With a unanimous vote Thursday night, West Hollywood’s Planning Commission approved a new nightclub in the Boystown area.
Stache, located at 8941 Santa Monica Blvd., at Robertson Boulevard, will combine the two spaces previously occupied by the now closed Café D’Etoile and Bumsan Organic Milk Bar into one 4,000 square-foot space.
Stache will primarily be a vegan restaurant serving breakfast, lunch and dinner, but will offer live entertainment at night like drag queen bingo, drag shows, karaoke and more. The owners also hope to do more unusual events like hosting small film festivals, poetry readings and book club meetings.
At night, the venue will also move some tables in the rear seating area away to have a small dance floor, hence the need for the nightclub license.
“Stache is a queer neighborhood restaurant and bar where everyone is welcome,” said Ryan Floyd, one of the owners. “Even in our community sometime, we have an underrepresentation of women, lesbians and our trans community. We want to make a statement tonight that this place is a queer place and not another gay bar.”
Floyd explained the name Stache comes from “mustache,” something gay men of the 1970s and 1980s routinely sported. The name was chosen as a tribute to gay men who died of AIDS as well as a celebration of the “resilience and perseverance” of the LGBTQ community.
The Commission was impressed, Commissioner Stacey Jones saying the design was beautiful. Commissioner Lynn Hoopingarner loved that it was open and accessible.
Newly sworn in Commissioner Marquita Thomas praised the project for helping to revitalize that section of Santa Monica Boulevard and was happy it would be an LGBTQ business.
“As a chamber leader, a leader of an LGBTQ chamber of commerce, I know better than most that 50% of our LGBT business will not be coming back, so to see another one open is wonderful,” said Thomas. “Not only will it revitalize that section of West Hollywood, it will also create jobs.”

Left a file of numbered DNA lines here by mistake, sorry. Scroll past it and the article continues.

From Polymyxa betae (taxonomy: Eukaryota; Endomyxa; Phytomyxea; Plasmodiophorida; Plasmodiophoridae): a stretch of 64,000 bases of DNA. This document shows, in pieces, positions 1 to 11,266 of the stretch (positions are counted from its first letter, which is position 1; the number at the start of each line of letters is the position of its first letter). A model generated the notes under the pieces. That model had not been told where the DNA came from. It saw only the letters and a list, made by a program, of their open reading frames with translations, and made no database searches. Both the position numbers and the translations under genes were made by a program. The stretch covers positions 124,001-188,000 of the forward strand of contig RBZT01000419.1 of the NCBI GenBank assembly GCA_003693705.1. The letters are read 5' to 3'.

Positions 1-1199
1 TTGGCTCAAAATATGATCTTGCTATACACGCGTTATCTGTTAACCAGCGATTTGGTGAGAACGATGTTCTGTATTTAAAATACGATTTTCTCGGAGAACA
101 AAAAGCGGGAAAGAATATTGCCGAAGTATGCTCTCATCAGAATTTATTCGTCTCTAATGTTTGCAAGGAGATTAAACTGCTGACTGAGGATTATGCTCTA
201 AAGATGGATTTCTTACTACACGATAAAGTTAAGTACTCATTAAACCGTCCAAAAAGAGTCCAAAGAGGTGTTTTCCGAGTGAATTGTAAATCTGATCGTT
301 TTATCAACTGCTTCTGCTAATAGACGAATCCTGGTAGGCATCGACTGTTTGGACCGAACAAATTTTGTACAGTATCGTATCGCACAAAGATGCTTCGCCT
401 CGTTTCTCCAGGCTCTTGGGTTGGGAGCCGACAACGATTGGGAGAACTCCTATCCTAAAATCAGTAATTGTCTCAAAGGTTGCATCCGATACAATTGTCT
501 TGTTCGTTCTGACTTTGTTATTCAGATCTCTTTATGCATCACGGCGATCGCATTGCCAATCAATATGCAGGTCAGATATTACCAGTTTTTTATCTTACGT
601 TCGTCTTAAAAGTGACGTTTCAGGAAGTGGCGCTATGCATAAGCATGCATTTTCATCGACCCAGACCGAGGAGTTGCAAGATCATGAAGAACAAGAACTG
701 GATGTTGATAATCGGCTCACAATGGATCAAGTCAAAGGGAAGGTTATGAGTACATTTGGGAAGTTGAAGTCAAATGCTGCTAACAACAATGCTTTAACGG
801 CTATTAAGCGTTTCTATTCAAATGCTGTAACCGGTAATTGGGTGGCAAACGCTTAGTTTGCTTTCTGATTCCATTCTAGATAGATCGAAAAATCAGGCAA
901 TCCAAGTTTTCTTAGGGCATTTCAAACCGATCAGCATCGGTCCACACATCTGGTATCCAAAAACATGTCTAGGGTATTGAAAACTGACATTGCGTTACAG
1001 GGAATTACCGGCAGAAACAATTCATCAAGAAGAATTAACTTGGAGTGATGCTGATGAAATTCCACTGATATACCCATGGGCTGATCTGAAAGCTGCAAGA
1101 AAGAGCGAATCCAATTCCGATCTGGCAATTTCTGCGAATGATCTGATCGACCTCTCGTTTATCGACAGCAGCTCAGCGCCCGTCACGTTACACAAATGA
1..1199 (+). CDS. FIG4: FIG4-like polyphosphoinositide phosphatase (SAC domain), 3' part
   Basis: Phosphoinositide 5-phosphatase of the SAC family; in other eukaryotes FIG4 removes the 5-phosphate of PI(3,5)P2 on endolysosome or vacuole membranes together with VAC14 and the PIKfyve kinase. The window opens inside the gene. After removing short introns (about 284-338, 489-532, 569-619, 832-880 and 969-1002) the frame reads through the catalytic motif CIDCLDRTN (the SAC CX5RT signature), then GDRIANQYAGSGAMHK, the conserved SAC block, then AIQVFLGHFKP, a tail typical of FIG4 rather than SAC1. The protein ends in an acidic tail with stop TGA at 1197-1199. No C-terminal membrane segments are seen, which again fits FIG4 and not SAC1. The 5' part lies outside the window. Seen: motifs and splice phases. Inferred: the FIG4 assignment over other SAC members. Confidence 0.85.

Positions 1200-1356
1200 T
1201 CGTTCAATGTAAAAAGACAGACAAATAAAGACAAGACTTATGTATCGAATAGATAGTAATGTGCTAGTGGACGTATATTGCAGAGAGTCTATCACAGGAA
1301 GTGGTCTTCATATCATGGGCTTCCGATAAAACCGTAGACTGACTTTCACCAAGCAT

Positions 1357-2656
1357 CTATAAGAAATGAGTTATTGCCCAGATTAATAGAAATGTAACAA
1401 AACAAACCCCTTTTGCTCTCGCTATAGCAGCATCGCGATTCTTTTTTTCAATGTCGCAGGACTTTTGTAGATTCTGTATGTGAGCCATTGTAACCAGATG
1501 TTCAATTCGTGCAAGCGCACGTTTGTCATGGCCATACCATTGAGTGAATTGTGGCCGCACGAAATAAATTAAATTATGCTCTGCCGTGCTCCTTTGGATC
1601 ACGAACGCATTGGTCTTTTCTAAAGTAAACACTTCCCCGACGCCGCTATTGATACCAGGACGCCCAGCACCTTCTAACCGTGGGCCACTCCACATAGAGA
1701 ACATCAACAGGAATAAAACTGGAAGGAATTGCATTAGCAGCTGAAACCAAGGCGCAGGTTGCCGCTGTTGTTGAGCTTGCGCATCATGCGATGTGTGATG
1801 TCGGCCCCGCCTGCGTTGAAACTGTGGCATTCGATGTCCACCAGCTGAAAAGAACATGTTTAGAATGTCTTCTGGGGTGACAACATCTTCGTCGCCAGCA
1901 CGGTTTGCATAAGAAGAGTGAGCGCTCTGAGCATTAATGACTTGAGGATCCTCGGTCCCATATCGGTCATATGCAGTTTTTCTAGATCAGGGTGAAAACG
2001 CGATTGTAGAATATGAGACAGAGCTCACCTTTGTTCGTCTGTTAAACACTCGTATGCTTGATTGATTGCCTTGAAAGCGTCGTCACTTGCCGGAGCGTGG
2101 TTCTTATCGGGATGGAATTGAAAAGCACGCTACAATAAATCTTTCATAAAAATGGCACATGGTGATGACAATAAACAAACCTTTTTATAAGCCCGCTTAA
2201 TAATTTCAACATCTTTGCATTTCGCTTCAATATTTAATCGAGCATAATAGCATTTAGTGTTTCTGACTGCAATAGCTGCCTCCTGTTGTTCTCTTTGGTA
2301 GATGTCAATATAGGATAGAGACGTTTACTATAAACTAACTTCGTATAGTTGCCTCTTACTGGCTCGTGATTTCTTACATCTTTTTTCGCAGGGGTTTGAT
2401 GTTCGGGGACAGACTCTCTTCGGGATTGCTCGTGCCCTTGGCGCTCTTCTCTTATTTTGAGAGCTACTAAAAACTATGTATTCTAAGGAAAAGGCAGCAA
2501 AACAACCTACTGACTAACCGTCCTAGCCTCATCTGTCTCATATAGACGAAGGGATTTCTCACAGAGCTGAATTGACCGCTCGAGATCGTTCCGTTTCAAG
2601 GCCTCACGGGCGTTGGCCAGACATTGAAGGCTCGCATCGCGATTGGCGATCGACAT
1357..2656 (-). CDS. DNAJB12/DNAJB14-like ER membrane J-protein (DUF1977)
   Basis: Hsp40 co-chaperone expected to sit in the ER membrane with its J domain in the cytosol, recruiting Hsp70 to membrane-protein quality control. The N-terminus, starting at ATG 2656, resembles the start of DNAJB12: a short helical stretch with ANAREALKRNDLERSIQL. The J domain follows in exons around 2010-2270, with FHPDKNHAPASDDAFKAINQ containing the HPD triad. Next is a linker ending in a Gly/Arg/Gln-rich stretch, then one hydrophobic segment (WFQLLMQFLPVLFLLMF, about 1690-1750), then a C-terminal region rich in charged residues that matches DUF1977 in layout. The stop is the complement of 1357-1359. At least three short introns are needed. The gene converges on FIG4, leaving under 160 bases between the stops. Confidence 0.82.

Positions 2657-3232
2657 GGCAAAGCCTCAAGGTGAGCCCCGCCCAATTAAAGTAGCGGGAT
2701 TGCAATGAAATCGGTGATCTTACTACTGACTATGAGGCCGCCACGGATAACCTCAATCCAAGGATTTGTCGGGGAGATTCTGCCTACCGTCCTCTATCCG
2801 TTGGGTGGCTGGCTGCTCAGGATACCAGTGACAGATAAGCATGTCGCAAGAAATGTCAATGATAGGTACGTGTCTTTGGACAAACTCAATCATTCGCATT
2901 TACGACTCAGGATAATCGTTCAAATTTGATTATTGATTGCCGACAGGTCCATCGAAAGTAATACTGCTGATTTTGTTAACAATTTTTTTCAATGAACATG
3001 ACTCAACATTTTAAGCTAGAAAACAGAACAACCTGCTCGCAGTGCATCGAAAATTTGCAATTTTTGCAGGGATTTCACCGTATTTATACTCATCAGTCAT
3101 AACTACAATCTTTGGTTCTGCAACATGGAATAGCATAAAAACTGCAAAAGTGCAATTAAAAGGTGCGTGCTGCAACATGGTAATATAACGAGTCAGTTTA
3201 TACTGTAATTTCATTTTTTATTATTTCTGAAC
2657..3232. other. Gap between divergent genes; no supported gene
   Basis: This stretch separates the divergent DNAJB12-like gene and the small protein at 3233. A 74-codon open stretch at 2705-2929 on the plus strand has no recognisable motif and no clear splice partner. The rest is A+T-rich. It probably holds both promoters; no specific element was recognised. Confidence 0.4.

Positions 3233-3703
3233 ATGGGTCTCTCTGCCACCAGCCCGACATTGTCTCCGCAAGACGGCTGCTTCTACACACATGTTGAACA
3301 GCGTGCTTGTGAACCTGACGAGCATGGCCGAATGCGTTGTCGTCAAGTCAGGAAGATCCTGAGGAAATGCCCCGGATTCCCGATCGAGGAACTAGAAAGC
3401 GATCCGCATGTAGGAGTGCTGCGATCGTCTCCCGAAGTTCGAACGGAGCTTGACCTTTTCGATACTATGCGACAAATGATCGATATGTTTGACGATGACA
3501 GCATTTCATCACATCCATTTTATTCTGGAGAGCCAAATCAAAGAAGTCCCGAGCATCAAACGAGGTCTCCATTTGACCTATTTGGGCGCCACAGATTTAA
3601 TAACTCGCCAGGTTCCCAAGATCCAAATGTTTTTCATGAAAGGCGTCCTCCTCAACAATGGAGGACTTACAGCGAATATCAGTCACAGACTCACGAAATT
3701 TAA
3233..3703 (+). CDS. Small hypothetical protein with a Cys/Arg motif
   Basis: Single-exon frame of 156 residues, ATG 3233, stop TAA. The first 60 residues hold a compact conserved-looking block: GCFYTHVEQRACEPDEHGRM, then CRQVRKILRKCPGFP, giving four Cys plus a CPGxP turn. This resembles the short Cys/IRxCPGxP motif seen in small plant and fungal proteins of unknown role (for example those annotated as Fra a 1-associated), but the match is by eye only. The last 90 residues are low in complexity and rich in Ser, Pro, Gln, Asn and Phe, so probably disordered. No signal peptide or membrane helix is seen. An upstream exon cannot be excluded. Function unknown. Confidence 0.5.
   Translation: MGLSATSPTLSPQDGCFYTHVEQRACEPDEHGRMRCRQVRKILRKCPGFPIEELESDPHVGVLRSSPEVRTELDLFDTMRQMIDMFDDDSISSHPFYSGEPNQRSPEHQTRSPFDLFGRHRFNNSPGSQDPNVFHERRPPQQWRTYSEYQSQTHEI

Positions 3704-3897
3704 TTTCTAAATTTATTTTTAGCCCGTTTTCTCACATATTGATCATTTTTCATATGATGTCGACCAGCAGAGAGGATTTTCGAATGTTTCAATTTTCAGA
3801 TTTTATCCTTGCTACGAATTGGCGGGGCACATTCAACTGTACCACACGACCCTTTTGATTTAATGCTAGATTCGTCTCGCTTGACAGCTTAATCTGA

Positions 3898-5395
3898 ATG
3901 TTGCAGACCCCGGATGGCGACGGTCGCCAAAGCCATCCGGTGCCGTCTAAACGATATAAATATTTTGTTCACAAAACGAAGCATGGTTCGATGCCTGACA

Commissioner Katrina Vinson, also newly sworn in, was glad a different type of venue was coming to that part of town and happy to see such diversity of events proposed.
During public comment, several residents living in the nearby Norma Triangle neighborhood spoke against the project, mostly concerned about the noise it could create that might be heard in the neighborhood.
Although Stache has several noise abatement measures included in the plans, the Commission did require the venue come back for reviews at three months, six months and one year after opening to makes sure there are no noise issues.
Commissioner Rogerio Carvalheiro recused himself from the hearing because he is the project architect.
The Commission also voted to make Commissioner Lynn Hoopingarner the new vice chair, replacing the former vice chair, John Erickson, who left the Commission after he was elected to the City Council.
Before that vote on the vice chair, Commission Chair Adam Bass apologized for the politicized nature of the last time the Commission voted for a new vice chair, saying he regretted how it was handled.
During that vice chair vote in July 2020, Erickson caused waves when he took the unprecedented move of nominating himself to be vice chair, even though Hoopingarner was next in line for the position in terms of seniority. The seven commissioners then voted 4-3 along gender lines for Erickson as vice chair – all the male commissioners voted for Erickson, all the female commissioners voted for Hoopingarner.
At the start of Thursday’s meeting, City Councilmember John D’Amico administered the oath of office to his appointee, Marquita Thomas. Similarly, Councilmember Sepi Shyne administered the oath to her appointee, Katrina Vinson. With them sworn in, the Planning Commission now has a female majority for the first time ever.